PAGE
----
San Francisco Ballet
San Francisco, War Memorial Opera House,
December 7, 2012
In 1944 the San Francisco Ballet presented America’s first full-length version of The Nutcracker. With choreography by Willam Christensen, this production, though often viewed as the birth of the now-national tradition of high-class holiday entertainment, wasn’t repeated. Willam’s brother, Lew Christensen, who succeeded him as artistic director in 1952, choreographed his own version for the 1954 season. That incarnation also did not take root. It wasn’t until 1967 when Lew re-choreographed Nutcracker that the company began its run of annual performances. Helgi Tomasson, with the artistic reins in hand since 1985, introduced his own creation of the ballet in 1986 and then concocted the currently-performed 2004 edition of the seasonal cash cow. I have seen the last three of these five versions more than once and must admit that I still prefer Christensen’s.
Not to be a scrooge-ish Grinch (or is it a grinchy Scrooge?), but I don’t really like all the sentimental and consumeristic trimmings and trappings that surround the holidays. For that reason, this opening night is particularly grating – the lobby filled with glittery decorations and children dressed to the teeth in velvet, sequins, bows and brocade – just give me the dancing, please.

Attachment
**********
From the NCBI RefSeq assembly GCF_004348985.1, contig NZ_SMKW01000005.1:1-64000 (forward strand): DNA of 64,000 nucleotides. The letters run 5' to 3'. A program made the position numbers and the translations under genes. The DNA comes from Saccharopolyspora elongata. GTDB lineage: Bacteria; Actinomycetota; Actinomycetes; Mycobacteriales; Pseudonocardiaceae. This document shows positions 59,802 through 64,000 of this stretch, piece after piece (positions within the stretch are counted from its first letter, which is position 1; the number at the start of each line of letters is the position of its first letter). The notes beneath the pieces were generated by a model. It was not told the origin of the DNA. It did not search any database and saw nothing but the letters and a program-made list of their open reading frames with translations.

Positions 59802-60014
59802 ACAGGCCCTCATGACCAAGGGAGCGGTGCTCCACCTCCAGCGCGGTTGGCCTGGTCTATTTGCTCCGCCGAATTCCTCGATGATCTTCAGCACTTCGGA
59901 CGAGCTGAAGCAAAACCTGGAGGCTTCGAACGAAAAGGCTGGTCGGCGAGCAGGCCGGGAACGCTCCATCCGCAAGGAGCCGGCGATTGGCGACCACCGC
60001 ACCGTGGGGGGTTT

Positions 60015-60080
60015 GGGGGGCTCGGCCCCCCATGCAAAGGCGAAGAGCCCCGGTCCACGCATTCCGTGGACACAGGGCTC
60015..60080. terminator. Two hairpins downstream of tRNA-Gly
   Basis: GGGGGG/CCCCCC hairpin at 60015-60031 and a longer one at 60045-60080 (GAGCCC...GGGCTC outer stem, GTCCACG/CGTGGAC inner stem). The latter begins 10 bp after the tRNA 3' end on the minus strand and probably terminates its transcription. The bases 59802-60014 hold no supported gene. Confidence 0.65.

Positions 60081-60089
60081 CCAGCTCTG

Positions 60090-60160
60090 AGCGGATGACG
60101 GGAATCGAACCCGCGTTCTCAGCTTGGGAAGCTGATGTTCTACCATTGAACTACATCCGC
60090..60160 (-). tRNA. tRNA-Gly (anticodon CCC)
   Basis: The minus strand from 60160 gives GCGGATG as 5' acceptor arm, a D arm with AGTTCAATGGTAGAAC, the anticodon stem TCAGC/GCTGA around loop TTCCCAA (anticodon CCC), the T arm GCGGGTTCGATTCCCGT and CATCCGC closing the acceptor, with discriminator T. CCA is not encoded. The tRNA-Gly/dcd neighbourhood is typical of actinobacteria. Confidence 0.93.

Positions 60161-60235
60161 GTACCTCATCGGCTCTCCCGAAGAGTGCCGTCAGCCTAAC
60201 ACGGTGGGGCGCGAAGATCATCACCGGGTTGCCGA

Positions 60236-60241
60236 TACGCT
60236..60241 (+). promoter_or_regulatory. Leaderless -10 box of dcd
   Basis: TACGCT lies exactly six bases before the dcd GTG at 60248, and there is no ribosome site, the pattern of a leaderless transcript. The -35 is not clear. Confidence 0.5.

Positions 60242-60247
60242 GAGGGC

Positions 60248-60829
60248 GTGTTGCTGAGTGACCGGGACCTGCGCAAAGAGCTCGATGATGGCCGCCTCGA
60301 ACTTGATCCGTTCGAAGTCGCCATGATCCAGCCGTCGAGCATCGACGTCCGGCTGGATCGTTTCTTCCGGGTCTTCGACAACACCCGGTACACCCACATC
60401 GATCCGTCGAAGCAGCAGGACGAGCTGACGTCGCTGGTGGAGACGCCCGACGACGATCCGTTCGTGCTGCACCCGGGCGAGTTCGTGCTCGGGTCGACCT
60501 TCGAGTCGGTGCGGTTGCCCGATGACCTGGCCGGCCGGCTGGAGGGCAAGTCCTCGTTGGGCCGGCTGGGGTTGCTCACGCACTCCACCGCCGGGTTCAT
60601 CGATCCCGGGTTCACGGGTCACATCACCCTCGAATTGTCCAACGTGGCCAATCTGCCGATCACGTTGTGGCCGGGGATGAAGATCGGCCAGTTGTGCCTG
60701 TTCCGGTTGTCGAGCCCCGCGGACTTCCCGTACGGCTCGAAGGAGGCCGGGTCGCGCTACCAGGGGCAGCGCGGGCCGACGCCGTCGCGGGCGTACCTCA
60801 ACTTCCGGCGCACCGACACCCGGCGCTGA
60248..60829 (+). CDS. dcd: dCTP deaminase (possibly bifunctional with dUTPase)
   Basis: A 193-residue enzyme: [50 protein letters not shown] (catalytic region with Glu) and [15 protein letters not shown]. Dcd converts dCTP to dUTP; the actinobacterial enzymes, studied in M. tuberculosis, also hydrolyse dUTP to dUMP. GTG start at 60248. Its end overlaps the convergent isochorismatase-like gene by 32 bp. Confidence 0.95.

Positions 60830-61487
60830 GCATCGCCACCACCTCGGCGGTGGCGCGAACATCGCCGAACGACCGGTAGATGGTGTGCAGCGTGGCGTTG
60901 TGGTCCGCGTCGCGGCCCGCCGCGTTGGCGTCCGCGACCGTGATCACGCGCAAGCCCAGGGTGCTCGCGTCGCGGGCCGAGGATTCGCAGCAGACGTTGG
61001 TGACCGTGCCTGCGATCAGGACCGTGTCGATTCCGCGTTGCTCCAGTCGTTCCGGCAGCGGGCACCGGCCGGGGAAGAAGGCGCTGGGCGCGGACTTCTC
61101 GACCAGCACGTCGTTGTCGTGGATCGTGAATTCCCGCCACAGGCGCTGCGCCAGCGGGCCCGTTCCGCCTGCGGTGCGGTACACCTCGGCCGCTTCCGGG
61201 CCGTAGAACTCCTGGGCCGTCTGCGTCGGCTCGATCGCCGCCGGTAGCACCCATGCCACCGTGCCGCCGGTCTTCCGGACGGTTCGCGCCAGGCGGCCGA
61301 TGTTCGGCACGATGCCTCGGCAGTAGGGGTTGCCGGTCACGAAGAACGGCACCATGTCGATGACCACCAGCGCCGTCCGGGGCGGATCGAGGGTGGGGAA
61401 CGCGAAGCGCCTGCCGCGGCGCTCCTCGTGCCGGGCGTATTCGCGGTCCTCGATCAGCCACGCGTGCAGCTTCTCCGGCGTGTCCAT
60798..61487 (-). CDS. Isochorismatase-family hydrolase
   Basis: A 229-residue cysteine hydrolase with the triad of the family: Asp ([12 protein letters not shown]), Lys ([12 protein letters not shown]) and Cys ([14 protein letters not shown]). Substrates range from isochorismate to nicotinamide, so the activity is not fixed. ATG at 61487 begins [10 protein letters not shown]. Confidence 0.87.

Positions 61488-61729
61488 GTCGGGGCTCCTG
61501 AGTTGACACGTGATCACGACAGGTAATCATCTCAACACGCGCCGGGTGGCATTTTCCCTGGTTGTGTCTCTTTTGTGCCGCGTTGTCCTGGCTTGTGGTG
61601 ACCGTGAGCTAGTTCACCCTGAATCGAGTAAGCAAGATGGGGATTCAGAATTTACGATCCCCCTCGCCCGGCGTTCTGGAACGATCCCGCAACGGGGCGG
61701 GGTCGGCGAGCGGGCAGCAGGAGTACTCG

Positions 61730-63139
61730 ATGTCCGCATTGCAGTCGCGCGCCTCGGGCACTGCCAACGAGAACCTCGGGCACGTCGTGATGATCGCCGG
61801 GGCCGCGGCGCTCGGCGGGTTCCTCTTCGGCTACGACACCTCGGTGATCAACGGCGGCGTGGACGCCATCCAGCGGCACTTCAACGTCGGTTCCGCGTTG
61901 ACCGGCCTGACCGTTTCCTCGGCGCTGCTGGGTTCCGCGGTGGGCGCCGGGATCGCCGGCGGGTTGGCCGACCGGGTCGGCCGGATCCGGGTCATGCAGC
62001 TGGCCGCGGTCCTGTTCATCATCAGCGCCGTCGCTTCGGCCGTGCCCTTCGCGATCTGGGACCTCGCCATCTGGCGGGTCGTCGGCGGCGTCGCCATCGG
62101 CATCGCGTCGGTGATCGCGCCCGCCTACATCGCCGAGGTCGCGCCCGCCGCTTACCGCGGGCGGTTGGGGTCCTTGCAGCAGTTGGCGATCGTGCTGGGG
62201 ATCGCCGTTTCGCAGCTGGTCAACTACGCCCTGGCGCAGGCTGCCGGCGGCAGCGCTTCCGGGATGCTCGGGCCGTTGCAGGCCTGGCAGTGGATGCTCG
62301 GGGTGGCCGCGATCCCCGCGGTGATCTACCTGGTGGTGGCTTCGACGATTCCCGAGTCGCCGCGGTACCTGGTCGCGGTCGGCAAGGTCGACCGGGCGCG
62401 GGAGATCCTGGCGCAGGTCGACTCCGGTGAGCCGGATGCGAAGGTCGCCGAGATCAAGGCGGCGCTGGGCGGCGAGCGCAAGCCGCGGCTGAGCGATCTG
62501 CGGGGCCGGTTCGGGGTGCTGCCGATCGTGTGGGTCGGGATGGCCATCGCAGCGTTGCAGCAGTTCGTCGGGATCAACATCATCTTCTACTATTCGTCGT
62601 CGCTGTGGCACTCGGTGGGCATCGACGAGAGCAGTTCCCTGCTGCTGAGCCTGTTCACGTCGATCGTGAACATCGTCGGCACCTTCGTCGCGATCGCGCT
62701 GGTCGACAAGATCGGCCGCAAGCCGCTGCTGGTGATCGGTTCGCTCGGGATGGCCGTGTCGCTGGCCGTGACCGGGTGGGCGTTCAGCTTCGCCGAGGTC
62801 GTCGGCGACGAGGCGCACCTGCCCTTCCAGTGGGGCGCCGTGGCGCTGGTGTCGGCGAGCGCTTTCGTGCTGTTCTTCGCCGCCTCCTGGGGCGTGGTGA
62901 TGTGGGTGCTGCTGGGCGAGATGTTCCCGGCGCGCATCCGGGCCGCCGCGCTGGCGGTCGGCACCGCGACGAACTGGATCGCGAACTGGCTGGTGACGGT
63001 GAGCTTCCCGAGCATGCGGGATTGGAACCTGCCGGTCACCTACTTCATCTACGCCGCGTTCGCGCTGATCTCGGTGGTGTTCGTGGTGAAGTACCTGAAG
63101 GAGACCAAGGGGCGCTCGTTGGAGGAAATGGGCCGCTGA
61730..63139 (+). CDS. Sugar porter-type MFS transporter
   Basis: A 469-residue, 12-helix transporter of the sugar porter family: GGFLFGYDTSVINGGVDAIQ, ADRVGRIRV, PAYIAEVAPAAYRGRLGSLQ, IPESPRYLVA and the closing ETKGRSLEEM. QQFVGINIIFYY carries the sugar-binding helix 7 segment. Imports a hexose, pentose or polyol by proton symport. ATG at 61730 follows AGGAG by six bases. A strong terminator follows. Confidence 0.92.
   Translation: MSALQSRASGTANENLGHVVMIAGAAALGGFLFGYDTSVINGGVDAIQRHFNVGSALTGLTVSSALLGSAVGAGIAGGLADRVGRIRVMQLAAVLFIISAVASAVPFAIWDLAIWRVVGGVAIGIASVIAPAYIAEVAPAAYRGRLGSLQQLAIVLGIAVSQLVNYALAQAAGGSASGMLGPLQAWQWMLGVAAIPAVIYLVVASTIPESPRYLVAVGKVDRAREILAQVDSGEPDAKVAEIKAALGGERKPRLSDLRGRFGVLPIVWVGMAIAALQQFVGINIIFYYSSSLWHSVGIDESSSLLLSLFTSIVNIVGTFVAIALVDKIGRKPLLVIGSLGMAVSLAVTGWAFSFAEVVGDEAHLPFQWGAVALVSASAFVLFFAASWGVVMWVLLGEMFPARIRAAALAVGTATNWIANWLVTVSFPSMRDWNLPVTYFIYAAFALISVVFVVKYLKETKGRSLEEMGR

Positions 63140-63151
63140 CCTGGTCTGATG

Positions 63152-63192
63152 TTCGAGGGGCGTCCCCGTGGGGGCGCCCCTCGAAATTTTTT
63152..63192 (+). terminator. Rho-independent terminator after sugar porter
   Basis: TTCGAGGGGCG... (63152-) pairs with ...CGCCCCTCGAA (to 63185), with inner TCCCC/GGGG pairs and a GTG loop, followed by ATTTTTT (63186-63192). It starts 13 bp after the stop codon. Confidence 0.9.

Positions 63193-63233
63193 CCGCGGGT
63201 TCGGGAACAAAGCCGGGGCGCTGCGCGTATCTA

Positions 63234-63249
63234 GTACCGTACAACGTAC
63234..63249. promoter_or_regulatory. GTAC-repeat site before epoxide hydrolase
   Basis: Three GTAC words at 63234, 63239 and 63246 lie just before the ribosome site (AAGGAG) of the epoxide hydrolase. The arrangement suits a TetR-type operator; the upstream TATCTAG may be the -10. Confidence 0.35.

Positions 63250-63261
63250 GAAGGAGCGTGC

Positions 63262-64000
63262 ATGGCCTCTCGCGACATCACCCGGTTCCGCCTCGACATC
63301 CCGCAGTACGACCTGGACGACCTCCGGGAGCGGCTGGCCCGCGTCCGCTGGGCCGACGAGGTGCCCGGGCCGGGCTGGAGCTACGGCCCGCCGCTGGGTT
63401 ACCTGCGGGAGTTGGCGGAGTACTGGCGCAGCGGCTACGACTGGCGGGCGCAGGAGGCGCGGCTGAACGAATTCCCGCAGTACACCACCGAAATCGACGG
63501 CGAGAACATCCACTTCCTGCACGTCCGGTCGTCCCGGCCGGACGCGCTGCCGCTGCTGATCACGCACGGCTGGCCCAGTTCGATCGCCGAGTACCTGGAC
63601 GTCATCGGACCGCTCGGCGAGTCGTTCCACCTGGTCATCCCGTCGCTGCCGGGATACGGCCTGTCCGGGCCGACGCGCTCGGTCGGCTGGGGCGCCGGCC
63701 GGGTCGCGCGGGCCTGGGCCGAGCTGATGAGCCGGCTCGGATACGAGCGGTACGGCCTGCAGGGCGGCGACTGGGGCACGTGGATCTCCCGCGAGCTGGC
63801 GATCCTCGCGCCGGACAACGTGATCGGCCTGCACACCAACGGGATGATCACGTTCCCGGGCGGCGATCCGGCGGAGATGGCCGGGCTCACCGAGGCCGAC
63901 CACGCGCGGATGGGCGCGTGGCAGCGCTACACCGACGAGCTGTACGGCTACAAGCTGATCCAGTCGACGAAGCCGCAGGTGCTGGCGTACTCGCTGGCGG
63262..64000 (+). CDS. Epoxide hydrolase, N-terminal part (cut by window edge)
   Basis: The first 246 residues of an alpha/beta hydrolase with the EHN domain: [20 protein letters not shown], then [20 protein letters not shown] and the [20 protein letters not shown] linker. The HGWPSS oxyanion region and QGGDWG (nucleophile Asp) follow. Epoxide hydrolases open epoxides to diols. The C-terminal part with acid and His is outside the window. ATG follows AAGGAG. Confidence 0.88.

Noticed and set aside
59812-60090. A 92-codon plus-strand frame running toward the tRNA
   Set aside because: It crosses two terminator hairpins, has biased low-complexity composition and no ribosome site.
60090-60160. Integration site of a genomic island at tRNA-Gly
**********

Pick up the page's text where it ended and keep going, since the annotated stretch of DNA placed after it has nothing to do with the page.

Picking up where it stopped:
And some very good dancing I do see after all. In the party scene, thankfully, there are not hordes of children, only a dozen who can be seen clearly as individuals and one can appreciate how well they execute the simple steps they are given. All three dolls are splendid. Lonnie Weeks as the Jack-in-the-Box surely has pogo-stick feet that propel him into light, lofty jumps and rubber limbs that make his artistic contortions effortless. Clara Blanco’s Ballerina is beyond perfection, impeccably crisp technique coupled with the requisite robotic quality, yet with a faint soupçon that she’s just putting one over on us, or is she? Despite the handicap of the gigantic Nutcracker head, Hansuke Yamamoto delivers the turns and jumps with jaunty military flair as if he were unencumbered. Warmly engaging portrayals of the Stahlbaum parents by Pascale Leroy and Ricardo Bustamante, and Anita Paciotti and Jim Sohm as the Grandparents only prove how important the small details are in defining this scene.